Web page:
Different Types of Loan Payment Plans Explained

iQuanti: For anyone trying to figure out how loan payments work, determining the most affordable payment plan can be overwhelming. Luckily, there are a number of loan payment options available to fit nearly any budget.
It can be helpful to use a loan payment calculator to get an accurate estimate of what your loan payments would look like under each plan. Take your loan balance and annual interest rate into consideration when making your selection so you can make the best choice for your financial situation. 
In this article, we’ll explain five different types of loan payment plans and when to apply for them.  
1. Deferments and forbearance 
Borrowers who struggle to make monthly installment payments do have alternative options for repayment. One is to ask for a deferment, which takes the next payment and moves it to the end of the loan term, essentially giving you a month off. Another is forbearance, which is a request to freeze payments due to financial difficulties.  
2. Extended Payment Plan 
Some lenders offer extended repayments for borrowers with over a certain amount in total debt. The extension simply stretches the term of the loan by a certain number of years. For instance, a five-year loan where you’re paying $300 a month could be extended out to ten years, cutting that monthly payment in half. This is also known as loan refinancing.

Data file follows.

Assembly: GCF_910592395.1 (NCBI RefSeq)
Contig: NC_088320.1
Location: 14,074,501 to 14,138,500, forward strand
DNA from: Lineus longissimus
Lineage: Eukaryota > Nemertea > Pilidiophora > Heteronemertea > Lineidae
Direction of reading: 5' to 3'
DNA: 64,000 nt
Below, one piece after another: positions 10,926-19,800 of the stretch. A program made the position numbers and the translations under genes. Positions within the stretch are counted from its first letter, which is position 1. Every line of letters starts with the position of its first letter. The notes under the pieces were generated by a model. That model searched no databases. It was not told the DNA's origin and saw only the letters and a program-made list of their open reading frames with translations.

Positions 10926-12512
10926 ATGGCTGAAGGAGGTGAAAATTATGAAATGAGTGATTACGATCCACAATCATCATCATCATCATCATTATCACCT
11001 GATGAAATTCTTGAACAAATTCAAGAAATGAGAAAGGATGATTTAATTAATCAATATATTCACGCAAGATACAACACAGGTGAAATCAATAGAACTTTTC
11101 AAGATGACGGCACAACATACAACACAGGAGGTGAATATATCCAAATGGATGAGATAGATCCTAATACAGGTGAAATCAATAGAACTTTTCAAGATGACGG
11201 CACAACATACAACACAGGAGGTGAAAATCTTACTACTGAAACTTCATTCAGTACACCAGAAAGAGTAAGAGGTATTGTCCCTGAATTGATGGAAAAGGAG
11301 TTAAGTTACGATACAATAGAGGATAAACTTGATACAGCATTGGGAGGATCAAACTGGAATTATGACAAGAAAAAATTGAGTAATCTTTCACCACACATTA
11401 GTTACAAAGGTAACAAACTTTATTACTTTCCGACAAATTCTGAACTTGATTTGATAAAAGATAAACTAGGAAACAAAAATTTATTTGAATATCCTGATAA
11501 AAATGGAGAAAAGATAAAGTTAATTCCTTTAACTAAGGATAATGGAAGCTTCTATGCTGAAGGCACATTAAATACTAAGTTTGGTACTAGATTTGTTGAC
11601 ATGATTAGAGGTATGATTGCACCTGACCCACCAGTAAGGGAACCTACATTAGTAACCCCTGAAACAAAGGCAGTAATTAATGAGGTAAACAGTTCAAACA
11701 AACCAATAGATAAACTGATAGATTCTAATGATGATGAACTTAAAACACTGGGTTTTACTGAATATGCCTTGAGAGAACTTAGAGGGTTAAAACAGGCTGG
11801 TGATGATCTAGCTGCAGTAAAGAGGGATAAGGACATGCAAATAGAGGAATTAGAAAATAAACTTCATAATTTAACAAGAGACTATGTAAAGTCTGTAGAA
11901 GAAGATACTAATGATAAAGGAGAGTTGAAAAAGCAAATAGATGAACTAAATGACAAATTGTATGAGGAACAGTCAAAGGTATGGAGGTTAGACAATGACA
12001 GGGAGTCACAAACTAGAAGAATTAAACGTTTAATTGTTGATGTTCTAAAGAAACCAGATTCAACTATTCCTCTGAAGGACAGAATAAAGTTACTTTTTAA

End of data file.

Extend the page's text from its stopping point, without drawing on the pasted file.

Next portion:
3. Graduated Payment Plan  
This type of payment plan is designed for borrowers in lower income brackets who expect to make more as they progress through their career path. Graduated payments are common in the student loan sector, where new graduates take entry-level jobs at companies they can grow with. Lenders know their income will go up, so they’re willing to work with them.
4. Income-Based Payment Plan 
Income-based payment plans are exactly what they sound like. The amount of your monthly installment payment is based on your income. Unlike graduated payments, income-based payments are capped at a certain percentage of discretionary income, so the number could go up or down each month, depending on your financial circumstances.  
5. Pay-As-Your-Earn Plan (PAYE) 
PAYE plans are the big brother of income-based plans. The cap percentage is lower, and interest is limited to 10% of the principal amount owed. You generally won’t see this with traditional loans, but students should investigate it. Most student loan lenders offer PAYE or income-based payment plans for student loan borrowers.    
The Bottom Line  
Missed payments on an installment loan can have a negative impact on your credit score and affect your ability to borrow in the future. Some of the options we’ve listed here may not be available from your lender. If they are, you may not see them advertised. Ask your lender about deferments and forbearance. Extended payment plans, graduated payment plans, income-based payment plans, and PAYE plans can also provide financial relief when you need it.  
Whether you’re paying off a personal loan, student loan, or consolidation loan, it’s important to research alternative payment options when it looks like you’re falling behind. Don’t wait until you’ve already missed a payment. 
Source: iQuanti, Inc